Apex Magazine #31, December 2011

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Apex Magazine #31, December 2011

“The 24 Hour Brother” by Christopher Barzac
“Faithful City” by Michael Pevzner

Reviewed by Matthew Nadelhaft

My experience with online publications is slim (What? The twenty-first century? Are you sure?), but, in-as-much-as I’ve read enough of them to spot a trend, they seem to lean towards brevity. Just a couple of stories, perhaps a reprint, some poetry and non-fiction. Since reading online, for some (including me), has never stopped feeling like a chore, that’s probably for the best. Unfortunately, it means there’s an awful lot riding on just two stories.

This month, wouldn’t you know it, the month I get the assignment to review Apex Magazine, probably isn’t the strongest month in the periodical’s history. The first story presented for our reading pleasure is “The 24 Hour Brother,” by Christopher Barzac, the Richard-Matheson-esque tale of a child who grows to adulthood and old age within two days of birth. The story is told from the perspective of the newborn Joe’s briefly older brother Lewis. Putting the story into the hands of the older brother, rather than one of the parents, is an inspired choice, allowing the writer to build in an initial reserve and apprehension, later shifting into affection and concern. Told by one of Joe’s parents, this story would have to verge on overwrought melodrama in order to ring true. Instead, Barzac is able to describe the frightening, sometimes comic, and of course ultimately tragic progress of Joe from, literally, birth to death, with a  balance of emotion and detachment. The main problem with the choice of narrator, though, is its effect of making Barzac’s powerful prose seem unrealistic. At Joe’s birth, fifteen-year-old Lewis describes his smile as “the gummy, wry smile of a little old man,” a description I enjoyed even while finding incongruous. The ending, as well, seems a little unlikely and, compared to the profound and emotional penultimate paragraph, unnecessary.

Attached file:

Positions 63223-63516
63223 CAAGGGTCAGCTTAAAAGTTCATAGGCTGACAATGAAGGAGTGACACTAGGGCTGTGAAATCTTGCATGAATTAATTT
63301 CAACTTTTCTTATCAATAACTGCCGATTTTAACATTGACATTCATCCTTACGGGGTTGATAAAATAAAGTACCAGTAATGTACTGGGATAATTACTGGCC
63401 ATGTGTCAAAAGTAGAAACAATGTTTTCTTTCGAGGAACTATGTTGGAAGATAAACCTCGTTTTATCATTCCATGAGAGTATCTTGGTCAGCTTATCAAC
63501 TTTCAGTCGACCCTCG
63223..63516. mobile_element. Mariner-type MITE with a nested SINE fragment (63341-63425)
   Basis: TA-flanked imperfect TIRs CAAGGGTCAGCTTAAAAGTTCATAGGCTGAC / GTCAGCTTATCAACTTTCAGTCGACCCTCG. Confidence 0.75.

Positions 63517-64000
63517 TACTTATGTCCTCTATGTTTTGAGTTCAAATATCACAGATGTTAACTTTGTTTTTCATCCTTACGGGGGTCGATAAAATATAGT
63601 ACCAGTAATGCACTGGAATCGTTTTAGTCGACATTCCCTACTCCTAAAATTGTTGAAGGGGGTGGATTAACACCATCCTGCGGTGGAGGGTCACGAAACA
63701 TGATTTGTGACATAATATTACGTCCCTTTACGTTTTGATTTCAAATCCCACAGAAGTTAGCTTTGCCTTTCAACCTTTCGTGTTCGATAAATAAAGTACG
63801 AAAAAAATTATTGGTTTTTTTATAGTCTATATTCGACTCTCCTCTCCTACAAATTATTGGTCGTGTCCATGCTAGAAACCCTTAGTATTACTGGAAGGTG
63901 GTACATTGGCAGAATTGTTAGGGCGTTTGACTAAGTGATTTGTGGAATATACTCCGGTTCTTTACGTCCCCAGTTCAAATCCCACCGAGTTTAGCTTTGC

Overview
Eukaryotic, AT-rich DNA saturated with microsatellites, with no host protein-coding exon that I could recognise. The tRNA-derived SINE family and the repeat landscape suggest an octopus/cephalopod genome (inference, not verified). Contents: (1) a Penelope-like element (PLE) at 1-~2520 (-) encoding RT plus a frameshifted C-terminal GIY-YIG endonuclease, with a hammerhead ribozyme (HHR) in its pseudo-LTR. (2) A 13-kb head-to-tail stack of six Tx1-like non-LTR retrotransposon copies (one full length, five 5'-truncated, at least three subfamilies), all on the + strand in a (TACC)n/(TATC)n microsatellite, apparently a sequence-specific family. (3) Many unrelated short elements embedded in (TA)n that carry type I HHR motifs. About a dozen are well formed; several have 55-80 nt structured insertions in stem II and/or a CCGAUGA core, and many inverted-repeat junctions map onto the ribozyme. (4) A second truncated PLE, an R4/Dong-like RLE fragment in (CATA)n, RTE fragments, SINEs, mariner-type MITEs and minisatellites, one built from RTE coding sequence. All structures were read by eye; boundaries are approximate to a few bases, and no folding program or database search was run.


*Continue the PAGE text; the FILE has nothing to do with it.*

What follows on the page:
Strangely, Michael Pevzner’s “Faithful City” suffers from the same problem of narrative position contrasting with prose, although more intensely. Aside from an awkward lurch in and out of the past tense, this story is told in the present tense, again by a youth. The unnamed protagonist, living in a post-apocalyptic future, feels the call of “The City,” that legendary place where the selected, the hope for humanity’s future, dwell in luxury. The story follows the boy’s epic journey but is, unhappily, just too epic. The descriptions are conveyed in prose too lush for the setting (“In the east, the sun is already rising, making its way through the polluted clouds like an old sick man walking with a wan flashlight through an endless landfill, carefully choosing where to position his leg with each step.”) and for the narrator’s rustic youth. Ultimately the story is just too heavy for its slender frame – the journey includes too many events and irrelevancies, too much metaphor and overdescription, on its way to an ending I had predicted almost immediately. Pevzner’s command of language and imagery clearly point to bright things when exercised with greater restraint and in the service of a more delicate and capable plot.